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Somali Youth League
Ururka Dhalinyarada Soomaaliyeed
عصبة الشبيبة الصومالية
President Yasin Haji Osman Sharmarke
Founded 1943 (1943)
Dissolved 1969 (1969)[1]
Headquarters Mogadishu, Somalia
Ideology Somali nationalism
Colours Blue White Red
Party flag
Flag of the Somali Youth League.
Politics of Somalia
Political parties
Elections

The Somali Youth League (SYL) (Somali: Ururka Dhalinyarada Soomaaliyeed, Arabic: عصبة الشبيبة الصومالية‎), initially known as the Somali Youth Club (SYC), was the first political party in Somalia. It played a key role in the nation's road to independence during the 1950s and 1960s.

History[edit]

During the Second World War, Britain occupied Italian Somaliland and militarily administered the territory from 1941 to 1950. Faced with growing Italian political pressure inimical to continued British tenure and Somali aspirations for independence, the Somalis and the British came to see each other as allies. The first modern Somali political party, the Somali Youth Club (SYC), was subsequently established in Mogadishu in 1943.[2]

Former President of the Somali National Assembly, Haji Bashir Ismail Yusuf, one of several prominent Somali politicians that emerged from the Somali Youth League's leadership ranks.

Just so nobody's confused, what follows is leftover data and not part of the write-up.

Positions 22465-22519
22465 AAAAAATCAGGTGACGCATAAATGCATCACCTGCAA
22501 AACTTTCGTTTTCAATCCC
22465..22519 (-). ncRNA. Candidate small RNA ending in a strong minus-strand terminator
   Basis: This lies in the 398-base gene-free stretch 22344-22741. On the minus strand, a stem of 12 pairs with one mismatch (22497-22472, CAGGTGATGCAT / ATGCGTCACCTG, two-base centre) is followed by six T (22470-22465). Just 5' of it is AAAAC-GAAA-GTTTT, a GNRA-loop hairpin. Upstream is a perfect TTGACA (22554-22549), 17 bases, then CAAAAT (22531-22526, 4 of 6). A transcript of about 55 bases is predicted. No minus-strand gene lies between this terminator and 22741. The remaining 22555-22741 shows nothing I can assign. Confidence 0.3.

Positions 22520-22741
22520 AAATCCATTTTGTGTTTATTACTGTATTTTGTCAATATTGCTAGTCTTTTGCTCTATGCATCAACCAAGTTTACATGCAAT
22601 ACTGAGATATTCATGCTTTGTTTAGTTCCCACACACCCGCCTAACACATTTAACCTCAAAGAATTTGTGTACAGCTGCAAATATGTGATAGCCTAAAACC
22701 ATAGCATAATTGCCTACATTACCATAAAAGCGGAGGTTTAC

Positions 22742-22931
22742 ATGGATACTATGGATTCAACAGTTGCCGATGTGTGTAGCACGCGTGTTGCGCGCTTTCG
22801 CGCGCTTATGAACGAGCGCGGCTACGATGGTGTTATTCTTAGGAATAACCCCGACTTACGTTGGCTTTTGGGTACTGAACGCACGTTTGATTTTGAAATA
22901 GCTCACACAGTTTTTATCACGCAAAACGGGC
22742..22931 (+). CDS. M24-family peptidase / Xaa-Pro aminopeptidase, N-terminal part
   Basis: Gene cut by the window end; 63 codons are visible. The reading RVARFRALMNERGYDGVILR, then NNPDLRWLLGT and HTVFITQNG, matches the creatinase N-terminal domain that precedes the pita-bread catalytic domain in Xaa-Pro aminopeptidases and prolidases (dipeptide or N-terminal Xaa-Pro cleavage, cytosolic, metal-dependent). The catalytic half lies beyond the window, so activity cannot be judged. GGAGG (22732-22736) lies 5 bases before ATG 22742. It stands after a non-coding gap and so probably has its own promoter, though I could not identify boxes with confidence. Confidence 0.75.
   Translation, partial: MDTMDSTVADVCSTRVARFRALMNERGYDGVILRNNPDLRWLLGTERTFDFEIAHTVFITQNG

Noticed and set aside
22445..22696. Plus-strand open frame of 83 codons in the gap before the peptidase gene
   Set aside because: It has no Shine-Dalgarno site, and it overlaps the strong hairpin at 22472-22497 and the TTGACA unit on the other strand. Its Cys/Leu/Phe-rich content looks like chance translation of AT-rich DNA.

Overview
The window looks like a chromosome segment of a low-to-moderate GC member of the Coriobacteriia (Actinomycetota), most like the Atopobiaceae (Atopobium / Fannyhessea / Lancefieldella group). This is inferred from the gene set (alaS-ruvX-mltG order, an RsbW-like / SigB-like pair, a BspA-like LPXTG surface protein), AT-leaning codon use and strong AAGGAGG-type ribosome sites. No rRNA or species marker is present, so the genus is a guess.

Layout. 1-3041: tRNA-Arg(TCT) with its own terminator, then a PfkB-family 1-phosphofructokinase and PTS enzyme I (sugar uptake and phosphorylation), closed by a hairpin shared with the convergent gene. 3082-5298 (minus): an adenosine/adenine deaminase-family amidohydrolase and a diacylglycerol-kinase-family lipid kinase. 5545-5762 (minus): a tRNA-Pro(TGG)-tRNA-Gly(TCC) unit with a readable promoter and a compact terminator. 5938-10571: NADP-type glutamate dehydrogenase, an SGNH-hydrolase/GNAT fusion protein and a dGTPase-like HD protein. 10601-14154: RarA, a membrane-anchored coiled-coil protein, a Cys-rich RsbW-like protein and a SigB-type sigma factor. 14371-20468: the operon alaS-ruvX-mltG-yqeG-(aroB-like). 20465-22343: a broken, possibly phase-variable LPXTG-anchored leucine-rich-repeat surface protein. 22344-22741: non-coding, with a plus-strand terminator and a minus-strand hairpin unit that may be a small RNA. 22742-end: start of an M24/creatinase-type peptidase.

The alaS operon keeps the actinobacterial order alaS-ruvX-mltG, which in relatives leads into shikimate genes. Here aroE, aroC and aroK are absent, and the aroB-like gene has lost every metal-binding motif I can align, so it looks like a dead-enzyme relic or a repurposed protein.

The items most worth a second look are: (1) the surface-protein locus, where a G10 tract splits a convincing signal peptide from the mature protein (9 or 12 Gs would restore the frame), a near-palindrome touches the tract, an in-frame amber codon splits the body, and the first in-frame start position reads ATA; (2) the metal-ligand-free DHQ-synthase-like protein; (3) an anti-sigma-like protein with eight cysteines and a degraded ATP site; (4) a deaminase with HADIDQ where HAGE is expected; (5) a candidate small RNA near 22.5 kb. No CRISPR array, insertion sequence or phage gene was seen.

At its foundation, the party had 13 members: four Darod, three Reer Xamar, three Rahanweyn and one Isaaq. The group's founding members were significantly influenced by the earlier religious rebellion at the turn of the century of Mohammed Abdullah Hassan (the "Mad Mullah"), including the SYC's first leader, Yasin Haji Osman Sharmarke.[2] To empower the new party, the better educated police and civil servants were permitted to join it. By 1948, following an official visit to the territory by the Four Power Commission, the SYC was a well-structured political unit,[2] had renamed itself the Somali Youth League (SYL) and began to open offices not only in Italian and British Somaliland, but also in the Ogaden and in the Northern Frontier District (NFD). The SYL's stated objectives were to unify all Somali territories, including the NFD and the Ogaden; to create opportunities for universal modern education; to develop the Somali language by a standard national orthography; to safeguard Somali interests; and to oppose the restoration of Italian rule. SYL policy banned clannishness so that the thirteen founding members, although representing four of Somalia's five major clans, refused to disclose their clan affiliations. Although the SYL enjoyed considerable popular support from northerners, the principal parties in British Somaliland were the Somali National League (SNL), mainly associated with the Isaaq clan, and the United Somali Party (USP), which had the support of the Dir (Gadabuursi and Issa) and Darod (Dulbahante and Warsangali) clans. In 1945, the Potsdam conference was held, where it was decided not to return Italian Somaliland to Italy.[3] The United Nations opted instead in November 1949 to grant Italy trusteeship of Italian Somaliland, but only under close supervision and on the condition—first proposed by the SYL and other nascent Somali political organizations that were then agitating for independence, such as the Marehan Union Party, Hizbia Digil Mirifle Somali (HDMS) (which later became Hizbia Dastur Mustaqbal Somali) and the SNL—that Somalia achieve independence within ten years.[4][5]